I was reading an editorial in USA Today about the need to address the obesity epidemic in children today that will lead to a lot of health problems as they become adults. One issue cited in the editorial was that children today, “even middle class children,” are eating a lot of salty, sugary, high-fat snacks. Their solution was to provide another $45 per month to children who receive free or reduced-price school lunches and stated that it would only cost a dozen billion dollars or so. I guess they think that if the families had a little more money, they would be buying the brussel sprouts and spinach the children need rather than the bag of chips and cookies. I think they are missing the bigger issue and not answering the right question.
The right question is: Given the amount of food aid families with children are receiving, why don’t they have ample and good food to eat at home? and furthermore: Why do we need to provide free or reduced price lunches (and breakfasts) at school in the first place?
The real issue is that we’re giving money to a group of people who, as a population, have made and continue to make bad choices in life and bad choices financially. Certainly there are some exceptions who simply have some very unfortunate event and finding themselves in need of support for a period of time, but most people who cannot afford to feed their children and rely on the government to do so make bad decisions about what they do with their time, what they do with their money, and where they choose to live. Now we expect to give money to these same families and believe that they’ll use it wisely and cover all of their necessities as well as a normal middle-class family without even giving them any instruction and training on how to do so.
A better solution would be to provide guidelines on how the money provided is to be used, then carefully audit those who are on welfare. Those who have shown that they handle the money well would be left to handle the money themselves with periodic audits. If it is found that even when the money is handled carefully that there simply is not enough to feed their children, more could be provided. Those who do not handle the money well would have a fiduciary appointed to handle the money for them. Also, perhaps instead of providing money, food and other necessities could be given directly. Those who handle money poorly would also be required to attend classes on personal finance. Those who attend classes may then be able to try handling the money alone again. There will be some people who will never do well and will need a permanent fiduciary.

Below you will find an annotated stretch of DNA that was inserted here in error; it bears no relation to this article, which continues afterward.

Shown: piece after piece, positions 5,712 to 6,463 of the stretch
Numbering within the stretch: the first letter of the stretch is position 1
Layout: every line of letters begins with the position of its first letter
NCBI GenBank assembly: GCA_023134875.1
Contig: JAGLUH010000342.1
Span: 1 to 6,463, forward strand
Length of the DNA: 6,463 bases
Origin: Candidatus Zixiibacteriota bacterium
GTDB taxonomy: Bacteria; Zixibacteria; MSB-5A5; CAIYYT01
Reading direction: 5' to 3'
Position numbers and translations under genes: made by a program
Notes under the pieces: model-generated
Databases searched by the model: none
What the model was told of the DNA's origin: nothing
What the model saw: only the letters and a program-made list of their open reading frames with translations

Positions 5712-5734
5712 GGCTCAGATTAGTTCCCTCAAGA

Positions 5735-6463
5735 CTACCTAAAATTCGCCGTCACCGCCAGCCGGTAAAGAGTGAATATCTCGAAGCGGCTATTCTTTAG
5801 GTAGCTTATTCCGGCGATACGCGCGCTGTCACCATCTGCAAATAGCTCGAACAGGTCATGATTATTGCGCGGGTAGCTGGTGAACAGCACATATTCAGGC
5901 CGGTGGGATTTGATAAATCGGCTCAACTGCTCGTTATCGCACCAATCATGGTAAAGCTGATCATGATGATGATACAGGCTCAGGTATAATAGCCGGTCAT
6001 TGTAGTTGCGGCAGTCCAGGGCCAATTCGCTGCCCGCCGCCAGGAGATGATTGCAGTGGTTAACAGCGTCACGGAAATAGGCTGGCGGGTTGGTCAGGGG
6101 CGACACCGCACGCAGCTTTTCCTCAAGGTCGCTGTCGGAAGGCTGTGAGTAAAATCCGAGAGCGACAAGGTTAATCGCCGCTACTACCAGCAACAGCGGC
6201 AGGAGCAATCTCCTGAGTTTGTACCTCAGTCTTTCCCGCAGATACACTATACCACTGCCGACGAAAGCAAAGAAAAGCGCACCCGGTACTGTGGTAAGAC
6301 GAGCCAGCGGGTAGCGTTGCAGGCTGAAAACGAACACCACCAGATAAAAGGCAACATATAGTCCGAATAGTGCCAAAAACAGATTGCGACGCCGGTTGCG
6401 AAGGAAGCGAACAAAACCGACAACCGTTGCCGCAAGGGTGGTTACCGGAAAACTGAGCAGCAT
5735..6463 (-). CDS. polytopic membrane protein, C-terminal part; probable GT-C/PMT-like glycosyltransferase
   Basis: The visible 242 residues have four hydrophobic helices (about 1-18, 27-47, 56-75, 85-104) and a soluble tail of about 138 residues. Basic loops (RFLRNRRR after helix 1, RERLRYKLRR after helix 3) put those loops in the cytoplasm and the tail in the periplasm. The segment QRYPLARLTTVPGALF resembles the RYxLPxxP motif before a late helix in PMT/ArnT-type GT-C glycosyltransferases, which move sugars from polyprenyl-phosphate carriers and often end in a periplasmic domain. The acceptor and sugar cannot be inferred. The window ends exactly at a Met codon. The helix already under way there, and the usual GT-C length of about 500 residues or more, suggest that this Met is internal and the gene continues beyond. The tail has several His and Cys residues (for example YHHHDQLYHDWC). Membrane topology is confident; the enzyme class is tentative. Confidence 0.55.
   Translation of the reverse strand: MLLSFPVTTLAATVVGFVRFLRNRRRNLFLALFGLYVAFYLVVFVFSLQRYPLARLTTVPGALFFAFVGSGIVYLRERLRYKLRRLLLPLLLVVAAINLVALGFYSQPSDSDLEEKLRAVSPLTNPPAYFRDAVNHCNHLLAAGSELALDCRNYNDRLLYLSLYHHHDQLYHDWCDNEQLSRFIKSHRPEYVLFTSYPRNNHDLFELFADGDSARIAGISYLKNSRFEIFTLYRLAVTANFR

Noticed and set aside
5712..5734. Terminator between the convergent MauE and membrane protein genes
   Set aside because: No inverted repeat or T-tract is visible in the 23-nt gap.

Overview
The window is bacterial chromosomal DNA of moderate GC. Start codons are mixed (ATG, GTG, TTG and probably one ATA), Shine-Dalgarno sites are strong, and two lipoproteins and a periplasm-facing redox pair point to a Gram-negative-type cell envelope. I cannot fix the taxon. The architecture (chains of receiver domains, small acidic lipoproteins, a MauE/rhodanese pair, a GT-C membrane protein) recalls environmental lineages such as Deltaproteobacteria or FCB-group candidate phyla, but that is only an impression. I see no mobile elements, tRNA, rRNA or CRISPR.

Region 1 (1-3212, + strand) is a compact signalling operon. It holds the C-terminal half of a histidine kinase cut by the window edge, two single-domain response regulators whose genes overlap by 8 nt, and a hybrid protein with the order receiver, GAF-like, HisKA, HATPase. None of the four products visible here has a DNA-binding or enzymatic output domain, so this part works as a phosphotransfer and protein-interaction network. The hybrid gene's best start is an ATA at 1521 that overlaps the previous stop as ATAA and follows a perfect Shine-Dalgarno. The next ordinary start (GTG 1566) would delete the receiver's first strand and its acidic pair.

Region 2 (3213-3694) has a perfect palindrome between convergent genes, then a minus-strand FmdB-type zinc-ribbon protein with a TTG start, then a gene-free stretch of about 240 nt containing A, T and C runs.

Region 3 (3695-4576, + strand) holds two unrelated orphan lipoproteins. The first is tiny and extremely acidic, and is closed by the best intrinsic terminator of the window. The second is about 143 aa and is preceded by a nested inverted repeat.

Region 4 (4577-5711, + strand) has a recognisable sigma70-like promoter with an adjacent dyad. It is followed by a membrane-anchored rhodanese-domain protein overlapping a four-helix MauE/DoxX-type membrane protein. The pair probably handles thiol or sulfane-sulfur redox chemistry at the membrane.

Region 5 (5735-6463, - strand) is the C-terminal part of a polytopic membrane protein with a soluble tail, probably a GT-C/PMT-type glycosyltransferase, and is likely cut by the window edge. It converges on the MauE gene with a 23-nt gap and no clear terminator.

Beyond simply handling the money comes learning the skills needed to reduce the amount of money needed. One of the most important is learning how to cook since it is far cheaper to cook at home than to buy meals out, even from fast food places, and it is even cheaper to start from fresh ingredients than to simply heat up processed foods. It is also healthier. Classes could also be given on simple home repairs and car repairs. Personal finance classes would also be useful. Note that these classes and the appointment of fiduciaries would not need to be a government responsibility. Private charities and churches could take on these roles as part of their services. Note, I’ve never understood why soup kitchens have volunteers cook and serve the food rather than have those eating the meals take a role since this would both teach them valuable skills and add to their self-worth.
Granted, this plan will take a little effort. It is far easier to simply send out a check and look the other way than it is to make sure the money is handled correctly. But a change will definitely make the money go farther and help people rather than enable them. Perhaps we’ll no longer see the need for free or reduced school lunches since families will have enough in their food budgets, when handled properly, to send in a lunch with their children. Perhaps these children will make the lunches themselves if their parents are out to work early and work late into the evening.
A change in the system is important not just because it reduces the burden on those who do work and contribute to reduce the amount of money that is wasted and spent poorly. By teaching skills, you bring people into a better situation where they can start to take care of themselves. This means you won’t need to be putting food in kid’s backpacks for the weekend or opening up school cafeterias in the summer to feed children who get no meals outside of school. Perhaps it will also prevent the children from growing up and wasting their lives on public assistance as too many generations have done.
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